April 8, 2009
John Patrick Shanley established himself as one of Hollywood’s premiere screenwriters when he won an Academy Award for his work on Moonstruck (1987). His much anticipated follow-up, The January Man (1989) was not as well-received, to put it mildly, and was a resounding commercial and critical flop. The success of his most recent film, Doubt (2008), proves that he’s still got the goods. Adapted from his own Pulitzer Prize and Tony Award-winning play, Doubt features a fascinating battle of wills between two strong-willed individuals.
Sister Aloysius Beauvier (Streep) is the very strict principal of the Saint Nicholas Church School which she rules with an iron fist. In sharp contrast, Father Flynn (Hoffman) is very popular with his constituents, even inspiring one altar boy to go into the priesthood. Sister Aloysius resents Father Flynn’s popularity and looks for any opportunity to disgrace him.
She discovers a possible opening when one of the teachers, Sister James (Adams) tells her that Father Flynn has taken a special interest in one of the students – the only African American in a predominantly Irish-Italian neighbourhood. Sister Aloysius automatically assumes the worst and sees this as a way to create doubt and suspicion about the priest. She confronts him about a private meeting that he had with the boy and so begins a war of words between these two forces of nature.
Meryl Streep turns in yet another impressive performance as the tough-as-nails Sister Aloysius. She’s a humourless disciplinarian who perceives anyone that questions how she runs things as a threat. It’s to Streep’s credit that her character doesn’t come across as merely a bullying stereotype. Philip Seymour Hoffman is excellent as the priest in direct opposition to Streep’s nun. Father Flynn preaches compassion and understanding – things that Sister Aloysius sees as a weakness. He’s also progressively minded and Hoffman conveys a kindness that certainly makes one empathize with his character. Amy Adams plays the innocent Sister James who is caught between two conflicting ideologies. She has instigated this conflict based on what she saw and is then forced to deal with the ramifications that will possibly affect many people.
With Doubt, Shanley has crafted an absorbing drama that pits two high-caliber actors against each other and gives them fantastic dialogue to spout. He presents thought-provoking themes and wrestles with the notion of perception: who is telling the truth, Sister Aloysius or Father Flynn? The scenes between them are riveting as they bounce their conflicting viewpoints off each other and we are kept guessing as to who is right. Shanley doesn’t provide any easy, pat answers and instead leaves it up to the audience to make up their own minds.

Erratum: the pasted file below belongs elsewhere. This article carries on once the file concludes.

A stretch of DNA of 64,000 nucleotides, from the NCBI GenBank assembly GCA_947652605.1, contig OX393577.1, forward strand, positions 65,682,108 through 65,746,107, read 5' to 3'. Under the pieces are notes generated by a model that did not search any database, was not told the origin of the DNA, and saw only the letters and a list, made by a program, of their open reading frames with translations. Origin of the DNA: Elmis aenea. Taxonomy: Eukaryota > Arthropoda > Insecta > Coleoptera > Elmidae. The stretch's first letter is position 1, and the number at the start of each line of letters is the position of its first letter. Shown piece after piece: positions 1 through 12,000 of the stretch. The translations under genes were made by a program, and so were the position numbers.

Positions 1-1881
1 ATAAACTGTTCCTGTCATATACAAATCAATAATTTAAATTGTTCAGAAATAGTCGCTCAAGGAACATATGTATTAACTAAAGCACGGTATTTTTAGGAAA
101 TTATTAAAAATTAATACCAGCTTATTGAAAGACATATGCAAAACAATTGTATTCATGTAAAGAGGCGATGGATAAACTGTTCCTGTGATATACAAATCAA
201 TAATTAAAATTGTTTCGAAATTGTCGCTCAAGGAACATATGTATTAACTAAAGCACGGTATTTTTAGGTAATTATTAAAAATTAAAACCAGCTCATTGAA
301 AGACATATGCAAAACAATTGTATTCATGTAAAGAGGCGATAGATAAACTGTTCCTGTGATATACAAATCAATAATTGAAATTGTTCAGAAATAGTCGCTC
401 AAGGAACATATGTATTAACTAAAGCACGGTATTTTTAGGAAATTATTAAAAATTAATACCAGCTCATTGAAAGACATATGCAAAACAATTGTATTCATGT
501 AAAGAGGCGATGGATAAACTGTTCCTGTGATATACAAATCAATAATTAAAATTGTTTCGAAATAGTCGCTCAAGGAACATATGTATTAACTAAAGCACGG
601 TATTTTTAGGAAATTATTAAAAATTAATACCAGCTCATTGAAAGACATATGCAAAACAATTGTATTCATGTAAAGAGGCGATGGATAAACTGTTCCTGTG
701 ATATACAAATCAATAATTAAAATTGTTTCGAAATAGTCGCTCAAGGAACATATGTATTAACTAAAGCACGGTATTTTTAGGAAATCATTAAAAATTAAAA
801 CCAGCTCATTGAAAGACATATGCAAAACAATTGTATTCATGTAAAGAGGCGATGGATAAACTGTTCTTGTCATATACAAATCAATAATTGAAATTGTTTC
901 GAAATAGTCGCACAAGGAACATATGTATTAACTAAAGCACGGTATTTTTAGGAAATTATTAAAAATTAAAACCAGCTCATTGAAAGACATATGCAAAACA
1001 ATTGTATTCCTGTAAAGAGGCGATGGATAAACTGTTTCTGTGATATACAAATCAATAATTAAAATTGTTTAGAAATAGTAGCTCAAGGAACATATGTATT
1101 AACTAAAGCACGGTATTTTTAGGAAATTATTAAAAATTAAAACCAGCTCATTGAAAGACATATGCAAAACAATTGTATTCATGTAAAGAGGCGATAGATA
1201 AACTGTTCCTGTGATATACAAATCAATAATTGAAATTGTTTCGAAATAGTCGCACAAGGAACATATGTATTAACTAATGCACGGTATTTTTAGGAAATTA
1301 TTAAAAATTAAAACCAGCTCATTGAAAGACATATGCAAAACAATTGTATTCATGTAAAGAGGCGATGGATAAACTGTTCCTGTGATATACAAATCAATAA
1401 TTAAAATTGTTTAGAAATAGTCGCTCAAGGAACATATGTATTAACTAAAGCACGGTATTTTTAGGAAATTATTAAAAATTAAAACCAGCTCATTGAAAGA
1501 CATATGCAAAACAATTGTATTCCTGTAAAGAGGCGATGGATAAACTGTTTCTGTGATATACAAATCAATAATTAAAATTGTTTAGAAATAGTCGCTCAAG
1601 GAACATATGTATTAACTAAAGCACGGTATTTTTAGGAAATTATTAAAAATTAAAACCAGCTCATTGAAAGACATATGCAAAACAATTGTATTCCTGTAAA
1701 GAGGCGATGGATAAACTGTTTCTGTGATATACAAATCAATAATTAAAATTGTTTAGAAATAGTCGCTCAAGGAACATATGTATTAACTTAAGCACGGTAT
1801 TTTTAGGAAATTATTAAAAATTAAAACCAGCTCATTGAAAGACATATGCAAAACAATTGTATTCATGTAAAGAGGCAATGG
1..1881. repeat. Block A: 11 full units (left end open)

“From Stage to Screen” takes a look at the genesis of the story. John Patrick Shanley talks about how he came up with it and the inspiration, which came from the real Sister James. Doubt started off as a play and Shanley talks about the challenges of adapting it into a film. Meryl Streep, Philip Seymour Hoffman and Amy Adams talk about what drew them to this project.
“The Cast of Doubt” features an Entertainment Weekly writer interviewing cast members Streep, Hoffman, Adams and Viola Davis. They talk about the experience of watching Doubt as a play and a film. They also discuss how audiences will interpret the film’s ending.
“Scoring Doubt” briefly examines Howard Shore’s work on the film’s score and how it informs what we are watching. Shanley had his own ideas about what he wanted it to sound like and then discussed with Shore his thoughts and the end result was a collaboration between the two.
“Sisters of Charity” takes a look at the nuns that acted as technical consultants and sources of information for Shanley and the cast. They share some of their knowledge about their daily schedule, their etiquette and how it has changed over the years.
Finally, there is an audio commentary by writer/director John Patrick Shanley. He points out that they shot in the same Bronx neighbourhood that he grew up in. He was an altar boy and offers some recollections of the rituals he performed in that capacity. Like one of the characters in the film, Shanley was thrown out of the altar boys for drinking wine. He speaks very eloquently and knowledgeably about the daily rituals and practices of the nun.